Suddenly everybody was on the phone with someone, but for ten long minutes, nobody came.  No police, no ambulance, nothing.   I stood next to the lifeless man and counted the time on my watch.  I knew there was a police box near the top of the stairs, but jeez, did I have to do everything myself?  The crowd mostly hung around watching, in a loose circle around this dude and all his blood, except for two ladies and a man who knelt beside him and patted him like a dead puppy.  Finally an ambulance crew arrived.  When they strapped him to the stretcher, to my surprise, he let out a faint groan and I noticed he was breathing.  The human body is remarkably resilient.  As he was being carted off, the police finally arrived.

People started drifting away.  One policeman asked a few casual questions of a couple people from the crowd, and jotted some notes in a notebook.  I walked up.

“I saw the whole thing,” I said.

The cop looked at me.  “That’s okay,” he said, and turned away.

“I can identify the man who did this,” I insisted.

“We’ll take care of it.

“He’s wearing a cream colored jacket, and he went that way.  I know where you can find him on Tuesday morning.

“That’s okay,” said the cop firmly.  “We’ll handle this.”  He turned his back and strode away.

And just like that, it was over.  I looked around.  There were a couple of girls hugging each other and crying.  A large puddle of dark blood was still on the white tile.  I stood there stunned for a few minutes.  Then I left.  I didn’t know where else to go, so I went I went to the convenience store and bought a tallboy of grapefruit chu-hi.  Then I rode the crowded train home and watched another Anthony Robbins video on the floor of my tiny apartment, but it didn’t make me feel as good as before.  I guess I still think of Japan as a safe place.  I just won’t be walking in front of that 7-11 any more.

Dustin says: One thing that concerned me about this story, which I shared with Ken, was the fact that if the victim was unconscious and not breathing for so 10 minutes, the faint groan Ken heard made may have been a dying respiratory pattern known as agonal breathing. If a 9-1-1 caller had related this to me, I would assume the patient had gone into cardiac arrest and recommend starting CPR immediately. I'd like to think the man made it though.

E-mail me if you would like to write your own Yakuza Encounters post!

Tuesday, September 18, 2012

Yakuza arrested for stabbing 8-year-old boy

Daimon of the Sumiyoshi-kai (Wikipedia)
Police arrested senior Sumiyoshi-kai gangster Akira Muronoi for allegedly stabbing an 8-year-old boy in the chest.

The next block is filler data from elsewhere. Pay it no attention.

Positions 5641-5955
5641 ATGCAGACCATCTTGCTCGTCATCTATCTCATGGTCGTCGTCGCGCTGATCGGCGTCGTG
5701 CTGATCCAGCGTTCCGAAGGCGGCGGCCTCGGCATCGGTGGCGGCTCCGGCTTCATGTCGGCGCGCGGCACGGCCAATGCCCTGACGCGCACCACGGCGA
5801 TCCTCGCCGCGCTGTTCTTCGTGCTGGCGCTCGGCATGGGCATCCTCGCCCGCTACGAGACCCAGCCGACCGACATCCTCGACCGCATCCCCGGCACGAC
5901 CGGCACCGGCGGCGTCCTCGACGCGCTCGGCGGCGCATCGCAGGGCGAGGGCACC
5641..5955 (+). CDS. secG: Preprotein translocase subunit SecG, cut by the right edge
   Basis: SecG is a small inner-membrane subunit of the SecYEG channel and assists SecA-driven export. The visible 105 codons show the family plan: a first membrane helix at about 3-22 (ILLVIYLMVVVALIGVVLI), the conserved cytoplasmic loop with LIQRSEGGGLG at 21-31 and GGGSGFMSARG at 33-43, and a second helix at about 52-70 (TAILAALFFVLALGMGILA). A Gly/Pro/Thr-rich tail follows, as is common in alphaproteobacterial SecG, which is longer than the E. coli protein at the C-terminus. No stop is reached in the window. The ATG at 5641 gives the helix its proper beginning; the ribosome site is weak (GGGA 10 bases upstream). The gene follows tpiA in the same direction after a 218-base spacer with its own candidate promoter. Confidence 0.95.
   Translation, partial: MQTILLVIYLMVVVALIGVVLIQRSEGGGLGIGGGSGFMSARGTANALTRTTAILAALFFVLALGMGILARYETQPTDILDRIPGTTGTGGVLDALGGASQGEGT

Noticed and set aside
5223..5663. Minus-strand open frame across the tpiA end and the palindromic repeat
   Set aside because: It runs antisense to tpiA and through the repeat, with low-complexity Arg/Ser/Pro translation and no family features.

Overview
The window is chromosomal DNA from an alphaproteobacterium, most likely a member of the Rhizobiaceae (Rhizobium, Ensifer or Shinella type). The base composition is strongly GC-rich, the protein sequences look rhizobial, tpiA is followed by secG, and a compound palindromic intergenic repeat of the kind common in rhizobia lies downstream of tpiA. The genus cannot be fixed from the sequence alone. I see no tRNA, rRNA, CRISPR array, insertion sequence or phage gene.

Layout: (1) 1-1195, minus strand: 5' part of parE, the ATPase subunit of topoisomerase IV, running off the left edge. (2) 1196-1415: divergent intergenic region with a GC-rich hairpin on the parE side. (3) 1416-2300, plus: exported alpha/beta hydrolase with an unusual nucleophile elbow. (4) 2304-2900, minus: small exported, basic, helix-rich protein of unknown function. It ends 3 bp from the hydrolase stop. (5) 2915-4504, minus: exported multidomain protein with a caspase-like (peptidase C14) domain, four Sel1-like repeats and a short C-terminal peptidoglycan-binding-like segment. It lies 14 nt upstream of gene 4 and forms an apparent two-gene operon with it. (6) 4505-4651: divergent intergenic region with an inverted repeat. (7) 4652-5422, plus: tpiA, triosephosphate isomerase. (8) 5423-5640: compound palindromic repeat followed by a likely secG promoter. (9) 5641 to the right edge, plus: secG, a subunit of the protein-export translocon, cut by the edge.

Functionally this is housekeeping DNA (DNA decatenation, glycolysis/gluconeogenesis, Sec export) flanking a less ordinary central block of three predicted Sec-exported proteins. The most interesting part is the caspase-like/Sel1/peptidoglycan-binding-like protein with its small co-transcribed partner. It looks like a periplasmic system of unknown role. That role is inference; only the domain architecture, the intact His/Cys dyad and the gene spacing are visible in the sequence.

The boy was the son of a female acquaintance of Muronoi, 57, a member of Japan's second largest gang. Muronoi allegedly stabbed the boy at the mother's home in Tochigi last Saturday as a result of what police say may have been a disagreement between Muronoi and the boy's mother. The boy suffered minor injuries.

This story certainly runs contrary to the chivalrous image yakuza gangsters have of themselves.


Monday, September 3, 2012

Paternity Leave

The Yakuza Watch blog has returned from a short hiatus. My wife gave birth to our daughter, Lisa, Aug. 21. Lisa was 6 pounds, 6 ounces, and 18 inches long. I try to keep an objective tone on this blog, but I think I can objectively say she's the cutest baby in the history of the world, next to me.



I'll return to my regular posts next week, starting with an update on yakuza news that fell through the cracks this past month.

Thanks again for following my blog!

Saturday, August 4, 2012

YAKUZA ENCOUNTERS: Relaxing at a hot spring with a mob boss... and we're both naked!

This is the second part in the ongoing Yakuza Encounters series. Refer to the linked post, e-mail me, or leave a comment if you want to write your own installment!

When I checked into the Shiraoi Onsen Hotel in rural Hokkaido, little did I expect I would find myself sitting next to a yakuza boss at a hot spring.

In the summer of 2009, I used a seishun 18 kippu to travel by local trains from my home in Okayama to my future wife's home in Hokkaido. The seishun 18 kippu, which roughly translates to youth ticket, is a cheap way to travel if you don't mind journeying by local trains rather than the bullet train. It took me six days to get to Sapporo, making frequent sight-seeing stops. You don't necessarily have to be young to use the ticket--they sell them to anybody, but only during certain times of the year.

On my return, I decided to take a side trip to Shiraoi, a rural seaside town in southern Hokkaido, which was recently featured on Anthony Bourdain: No Reservations. I was attracted to the Poroto Kotan village, which is a replica of an Ainu village, along with a museum and tourist center. I checked into the only open hotel in town, the Shiraoi Onsen Hotel. (Shiraoi only has two hotels, and the other was closed on Mondays.)

The hotel is a nice facility which provides loads of favorite Hokkaido dishes, has a large onsen bath house, and spacious rooms. It was very reasonably priced, considering the amenities.